PATIENTS’ RIGHTS: A Hot Political Issue In 1998
Sunday's Washington Post looks at how managed care reform is becoming a "potent political issue" this year. Growing public support for HMO reform is "producing considerable political angst" for both parties. For Democrats, the issue is "whether they are better off if Congress adopts a patients' rights law before the elections in November." If no such protections are enacted, the Post notes, Democrats "can blame the GOP for thwarting what the public wants." For Republicans, the "dilemma ... runs deeper": "At one level, the very premise of a federal guarantee of patients' rights conflicts with the conservative distaste for government bureaucracy as a solution to social problems. At another level, the loudest critics of such a law are traditional GOP constituencies -- employer and insurance groups." But Republicans "cannot afford to cede such a popular issue to Democrats" as they defend a narrow House majority this year.
All (HMO) Politics Is Local
The Post article notes that "both parties are talking about health care this year" in their campaign messages. The article cites Hotline publisher Doug Bailey's survey of 126 campaign commercials from 50 congressional and gubernatorial primaries. Bailey found "12 single-issue ads about managed care" alone. The managed care industry is also stepping up efforts to influence public opinion. The Association of American Health Plans "is spending about $1 million this year on advertising, mailings and development of policy positions, as well as working in 10 states to forge alliances with consumers and business groups in districts of key lawmakers." In addition, the Health Benefits Coalition has spent more than $1 million lobbying on the issue this year. See the Post article for a side-by-side comparison of two major HMO reform bills in Congress (Goldstein/Neal, 5/31).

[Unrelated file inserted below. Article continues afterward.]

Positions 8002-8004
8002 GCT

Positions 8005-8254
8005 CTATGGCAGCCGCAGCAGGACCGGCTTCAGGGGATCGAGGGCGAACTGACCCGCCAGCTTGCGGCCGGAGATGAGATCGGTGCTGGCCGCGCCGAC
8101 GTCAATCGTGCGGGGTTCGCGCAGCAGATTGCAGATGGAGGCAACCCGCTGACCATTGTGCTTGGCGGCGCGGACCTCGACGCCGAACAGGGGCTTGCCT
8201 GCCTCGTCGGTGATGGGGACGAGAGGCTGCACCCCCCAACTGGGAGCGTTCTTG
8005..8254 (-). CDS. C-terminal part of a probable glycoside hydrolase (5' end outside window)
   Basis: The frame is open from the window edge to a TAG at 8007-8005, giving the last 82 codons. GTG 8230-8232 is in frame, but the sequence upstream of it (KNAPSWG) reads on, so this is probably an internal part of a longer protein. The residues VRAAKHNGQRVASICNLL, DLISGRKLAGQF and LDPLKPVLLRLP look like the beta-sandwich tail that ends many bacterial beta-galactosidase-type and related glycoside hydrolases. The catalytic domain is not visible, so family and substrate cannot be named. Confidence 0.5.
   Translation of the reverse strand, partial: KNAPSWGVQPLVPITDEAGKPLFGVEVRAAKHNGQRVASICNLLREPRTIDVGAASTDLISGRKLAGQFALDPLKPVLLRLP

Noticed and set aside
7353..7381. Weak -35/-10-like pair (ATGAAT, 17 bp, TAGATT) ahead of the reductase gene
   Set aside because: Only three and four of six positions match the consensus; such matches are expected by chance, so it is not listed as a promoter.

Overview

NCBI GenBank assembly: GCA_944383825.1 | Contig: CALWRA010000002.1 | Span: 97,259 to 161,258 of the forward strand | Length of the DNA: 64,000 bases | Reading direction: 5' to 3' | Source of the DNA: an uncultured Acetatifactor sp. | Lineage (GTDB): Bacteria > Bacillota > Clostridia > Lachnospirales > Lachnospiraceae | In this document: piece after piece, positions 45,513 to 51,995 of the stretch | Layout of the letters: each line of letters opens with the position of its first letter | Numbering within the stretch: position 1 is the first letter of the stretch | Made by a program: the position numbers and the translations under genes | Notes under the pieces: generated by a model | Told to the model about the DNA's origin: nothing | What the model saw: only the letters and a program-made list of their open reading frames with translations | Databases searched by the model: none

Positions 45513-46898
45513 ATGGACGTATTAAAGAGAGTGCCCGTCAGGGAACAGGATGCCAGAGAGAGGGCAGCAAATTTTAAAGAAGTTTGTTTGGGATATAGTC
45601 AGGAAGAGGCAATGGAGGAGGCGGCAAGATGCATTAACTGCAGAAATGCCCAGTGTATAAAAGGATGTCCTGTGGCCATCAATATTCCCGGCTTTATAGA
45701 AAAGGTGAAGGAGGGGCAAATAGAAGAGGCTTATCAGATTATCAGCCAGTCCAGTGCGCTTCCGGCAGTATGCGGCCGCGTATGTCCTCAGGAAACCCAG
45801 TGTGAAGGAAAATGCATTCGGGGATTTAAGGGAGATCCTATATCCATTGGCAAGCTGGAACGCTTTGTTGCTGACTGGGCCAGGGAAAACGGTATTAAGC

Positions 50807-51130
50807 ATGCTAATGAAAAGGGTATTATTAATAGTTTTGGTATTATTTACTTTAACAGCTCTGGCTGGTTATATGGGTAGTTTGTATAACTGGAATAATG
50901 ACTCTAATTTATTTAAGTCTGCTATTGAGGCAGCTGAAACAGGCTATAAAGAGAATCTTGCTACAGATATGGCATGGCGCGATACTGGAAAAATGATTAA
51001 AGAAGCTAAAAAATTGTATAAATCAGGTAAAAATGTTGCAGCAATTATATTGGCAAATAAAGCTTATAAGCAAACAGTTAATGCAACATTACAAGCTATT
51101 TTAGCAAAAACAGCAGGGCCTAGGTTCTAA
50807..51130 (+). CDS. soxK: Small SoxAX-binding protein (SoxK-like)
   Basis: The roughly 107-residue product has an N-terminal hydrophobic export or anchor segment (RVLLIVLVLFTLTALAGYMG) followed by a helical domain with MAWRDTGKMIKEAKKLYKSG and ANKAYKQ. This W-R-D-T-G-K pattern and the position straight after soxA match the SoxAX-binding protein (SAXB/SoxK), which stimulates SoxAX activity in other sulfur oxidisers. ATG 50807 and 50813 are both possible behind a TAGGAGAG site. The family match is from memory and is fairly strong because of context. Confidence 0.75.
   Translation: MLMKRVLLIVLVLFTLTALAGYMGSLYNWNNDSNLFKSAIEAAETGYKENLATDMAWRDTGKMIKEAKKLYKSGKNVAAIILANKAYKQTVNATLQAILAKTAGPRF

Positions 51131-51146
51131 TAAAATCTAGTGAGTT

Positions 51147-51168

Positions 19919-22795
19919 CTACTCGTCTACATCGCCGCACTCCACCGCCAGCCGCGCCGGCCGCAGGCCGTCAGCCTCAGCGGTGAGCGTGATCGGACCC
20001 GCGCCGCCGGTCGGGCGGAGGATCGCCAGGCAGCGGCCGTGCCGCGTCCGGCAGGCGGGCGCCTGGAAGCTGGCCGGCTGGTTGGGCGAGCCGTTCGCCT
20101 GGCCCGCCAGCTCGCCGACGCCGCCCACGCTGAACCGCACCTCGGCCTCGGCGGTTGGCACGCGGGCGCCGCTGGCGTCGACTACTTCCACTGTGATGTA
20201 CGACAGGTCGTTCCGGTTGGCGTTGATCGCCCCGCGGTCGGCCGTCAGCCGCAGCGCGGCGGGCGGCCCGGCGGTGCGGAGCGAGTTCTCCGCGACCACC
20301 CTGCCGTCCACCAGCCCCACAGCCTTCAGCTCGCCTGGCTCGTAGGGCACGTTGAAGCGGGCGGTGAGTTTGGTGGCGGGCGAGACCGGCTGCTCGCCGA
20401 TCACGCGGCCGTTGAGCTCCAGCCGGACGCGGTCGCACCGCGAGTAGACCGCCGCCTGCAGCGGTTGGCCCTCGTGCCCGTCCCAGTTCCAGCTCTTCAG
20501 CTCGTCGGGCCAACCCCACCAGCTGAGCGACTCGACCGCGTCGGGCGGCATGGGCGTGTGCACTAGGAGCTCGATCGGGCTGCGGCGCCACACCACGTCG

'Be Careful What You Wish For'
Writing in yesterday's New York Times, Michael Weinstein argues that managed care reform is "almost certain to do the opposite of what consumers say they want." Weinstein writes: "Rather than expand consumer options, they will drive patients into restrictive types of HMOs that limit patients to a small roster of doctors. The bills could also wipe out old-fashioned fee-for-service health insurance, which puts medical choices completely in the hands of doctors and patients." He concludes the piece by noting that the "dilemma" for policymakers "is accountability versus choice. Virtually everybody's health care hinges on that conflict, yet nobody in politics is talking about it" (5/31).
One of the leading HMO reform bills in Congress is sponsored by Rep. Charlie Norwood (R-GA). An editorial in the Augusta Chronicle criticizes Norwood's proposal, contending that his Patient Access to Responsible Care Act "is still too much of a Big Government health care bill, not all that dissimilar from parts of President Clinton's 'Patients' Bill of Rights.'" According to the editorial, the better alternative to HMO reforms is the creation of medical savings accounts. "MSAs empower people to control their own health care costs by letting them choose the health care program that best suits their needs," the Chronicle argues (5/31).